Oct
19
2011

Newsweek's Funny Numbers on Green Jobs

An article in the new issue ofNewsweek (10/24/11)–"Obama's Big Green Mess: How the White House lost its Eco-Mojo"–presents White House policy as a series of failures. It starts off with federal inspectors finding serious problems with various weatherization projects. That's just the tip of the iceberg–from Solyndra to stimulus, things aren't looking good. But writers Daniel Stone and Eleanor Clift seems to want to give White House critics an assist with things like this:

Overall, as the $787 billion economic stimulus–the primary engine for the green-energy agenda–came to an end September 30, it is clear that the program created far fewer jobs than promised. So-called green-collar jobs are notoriously hard to tally, but numerous estimates by gleeful Republicans put the taxpayer cost of each green-energy job created by the stimulus at more than $1 million.

OK, so it's really hard to figure out the numbers on this–but here's one that gleeful Republicans like to throw around?

In cases like this, it seems especially important to give readers a sense of the range of estimates. Robert Pollin from the University of Massachusetts estimates that you get 17 green jobs per $1 million of government expenditure. By comparison, the oil/gas industry produces five per million, the military about 11.

And at a House hearing on the White House and green jobs and stimulus funds last month, one Republican complained that the government was spending $80,000 per green job–that's 12.5 per million.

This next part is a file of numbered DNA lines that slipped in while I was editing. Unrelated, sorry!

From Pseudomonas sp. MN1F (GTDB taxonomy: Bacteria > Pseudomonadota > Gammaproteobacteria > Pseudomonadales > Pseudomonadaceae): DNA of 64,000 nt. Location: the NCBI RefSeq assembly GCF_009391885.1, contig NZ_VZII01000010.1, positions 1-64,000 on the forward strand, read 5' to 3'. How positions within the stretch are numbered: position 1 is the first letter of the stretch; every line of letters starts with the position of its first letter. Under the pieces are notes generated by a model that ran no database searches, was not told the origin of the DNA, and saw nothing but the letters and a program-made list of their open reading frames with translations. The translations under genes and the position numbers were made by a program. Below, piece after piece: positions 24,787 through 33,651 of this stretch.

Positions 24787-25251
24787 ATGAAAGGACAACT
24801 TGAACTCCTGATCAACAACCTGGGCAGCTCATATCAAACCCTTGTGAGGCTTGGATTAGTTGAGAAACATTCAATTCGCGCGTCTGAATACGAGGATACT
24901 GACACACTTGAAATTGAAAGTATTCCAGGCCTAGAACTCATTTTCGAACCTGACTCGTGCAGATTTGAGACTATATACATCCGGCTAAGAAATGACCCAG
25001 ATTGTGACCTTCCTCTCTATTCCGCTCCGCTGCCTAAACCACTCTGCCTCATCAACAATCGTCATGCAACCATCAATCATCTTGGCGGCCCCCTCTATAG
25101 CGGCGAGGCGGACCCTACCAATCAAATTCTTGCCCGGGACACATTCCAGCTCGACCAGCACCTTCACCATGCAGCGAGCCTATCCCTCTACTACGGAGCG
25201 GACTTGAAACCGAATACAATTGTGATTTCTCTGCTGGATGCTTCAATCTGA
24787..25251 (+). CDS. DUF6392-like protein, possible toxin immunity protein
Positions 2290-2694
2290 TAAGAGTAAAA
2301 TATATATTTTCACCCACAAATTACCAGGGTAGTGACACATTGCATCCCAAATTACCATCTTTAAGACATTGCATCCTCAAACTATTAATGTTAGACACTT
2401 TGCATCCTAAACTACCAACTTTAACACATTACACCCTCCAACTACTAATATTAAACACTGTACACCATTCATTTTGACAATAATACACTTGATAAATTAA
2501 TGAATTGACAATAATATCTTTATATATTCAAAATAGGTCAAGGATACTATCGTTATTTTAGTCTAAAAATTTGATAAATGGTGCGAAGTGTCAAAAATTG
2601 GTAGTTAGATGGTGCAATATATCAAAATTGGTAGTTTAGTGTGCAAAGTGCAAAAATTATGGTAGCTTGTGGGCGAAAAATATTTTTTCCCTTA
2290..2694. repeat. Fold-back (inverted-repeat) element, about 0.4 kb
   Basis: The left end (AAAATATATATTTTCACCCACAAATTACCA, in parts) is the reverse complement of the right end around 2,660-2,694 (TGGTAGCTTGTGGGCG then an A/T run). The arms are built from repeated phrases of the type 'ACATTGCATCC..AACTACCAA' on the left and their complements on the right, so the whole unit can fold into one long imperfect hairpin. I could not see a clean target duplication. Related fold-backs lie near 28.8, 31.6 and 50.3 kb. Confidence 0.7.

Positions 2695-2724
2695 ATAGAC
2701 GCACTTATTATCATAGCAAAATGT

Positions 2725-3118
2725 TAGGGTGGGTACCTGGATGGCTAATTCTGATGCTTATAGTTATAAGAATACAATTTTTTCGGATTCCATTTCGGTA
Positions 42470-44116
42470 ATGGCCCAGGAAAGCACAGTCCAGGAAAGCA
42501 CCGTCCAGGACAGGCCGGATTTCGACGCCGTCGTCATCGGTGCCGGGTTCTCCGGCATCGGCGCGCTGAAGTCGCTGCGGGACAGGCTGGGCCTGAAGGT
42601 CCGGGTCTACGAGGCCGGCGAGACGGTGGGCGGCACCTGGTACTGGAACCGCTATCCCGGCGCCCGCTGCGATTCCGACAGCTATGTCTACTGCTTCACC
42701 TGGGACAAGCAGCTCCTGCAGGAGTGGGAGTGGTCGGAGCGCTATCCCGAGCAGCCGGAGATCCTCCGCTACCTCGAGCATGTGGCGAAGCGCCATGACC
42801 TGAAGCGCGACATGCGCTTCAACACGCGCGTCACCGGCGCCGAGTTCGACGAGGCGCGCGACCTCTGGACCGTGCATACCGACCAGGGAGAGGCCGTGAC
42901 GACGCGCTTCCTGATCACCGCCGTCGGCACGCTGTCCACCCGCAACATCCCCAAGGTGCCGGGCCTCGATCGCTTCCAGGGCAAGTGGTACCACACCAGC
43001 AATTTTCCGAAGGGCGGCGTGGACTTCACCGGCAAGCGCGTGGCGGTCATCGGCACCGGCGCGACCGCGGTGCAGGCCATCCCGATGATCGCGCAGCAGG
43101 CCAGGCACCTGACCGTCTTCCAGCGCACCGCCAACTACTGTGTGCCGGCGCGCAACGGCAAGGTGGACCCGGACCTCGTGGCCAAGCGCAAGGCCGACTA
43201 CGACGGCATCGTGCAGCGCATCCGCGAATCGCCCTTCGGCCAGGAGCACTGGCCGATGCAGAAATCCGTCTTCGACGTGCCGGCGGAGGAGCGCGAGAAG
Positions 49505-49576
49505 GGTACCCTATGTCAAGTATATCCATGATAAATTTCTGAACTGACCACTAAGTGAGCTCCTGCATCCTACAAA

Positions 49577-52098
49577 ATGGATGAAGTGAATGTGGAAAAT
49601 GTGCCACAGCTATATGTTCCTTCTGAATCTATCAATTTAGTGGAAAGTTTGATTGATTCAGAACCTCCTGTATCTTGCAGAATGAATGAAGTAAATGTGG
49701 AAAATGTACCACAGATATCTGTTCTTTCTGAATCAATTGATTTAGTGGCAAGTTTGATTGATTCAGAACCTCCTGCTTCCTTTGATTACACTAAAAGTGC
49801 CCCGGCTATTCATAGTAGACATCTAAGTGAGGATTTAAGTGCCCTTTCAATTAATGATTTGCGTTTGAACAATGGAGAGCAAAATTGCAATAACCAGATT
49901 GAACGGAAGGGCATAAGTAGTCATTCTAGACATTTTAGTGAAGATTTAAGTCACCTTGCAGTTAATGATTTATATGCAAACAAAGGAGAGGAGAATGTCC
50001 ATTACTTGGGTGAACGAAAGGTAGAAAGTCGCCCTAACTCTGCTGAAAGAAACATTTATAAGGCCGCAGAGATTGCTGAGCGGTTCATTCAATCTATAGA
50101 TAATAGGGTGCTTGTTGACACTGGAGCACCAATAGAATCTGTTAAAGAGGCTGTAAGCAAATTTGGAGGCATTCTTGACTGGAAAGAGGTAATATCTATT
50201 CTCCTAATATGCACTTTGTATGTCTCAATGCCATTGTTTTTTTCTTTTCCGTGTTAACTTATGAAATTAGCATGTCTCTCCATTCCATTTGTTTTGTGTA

Newsweek is right to suggest that there are debates over how to count green jobs, and how much the government should be investing in clean energy. But this article should have given readers more to work with than a scary-sounding number popular with Republicans.

About Peter Hart

Activism Director and and Co-producer of CounterSpinPeter Hart is the activism director at FAIR. He writes for FAIR's magazine Extra! and is also a co-host and producer of FAIR's syndicated radio show CounterSpin. He is the author of The Oh Really? Factor: Unspinning Fox News Channel's Bill O'Reilly (Seven Stories Press, 2003). Hart has been interviewed by a number of media outlets, including NBC Nightly News, Fox News Channel's O'Reilly Factor, the Los Angeles Times, Newsday and the Associated Press. He has also appeared on Showtime and in the movie Outfoxed. Follow Peter on Twitter at @peterfhart.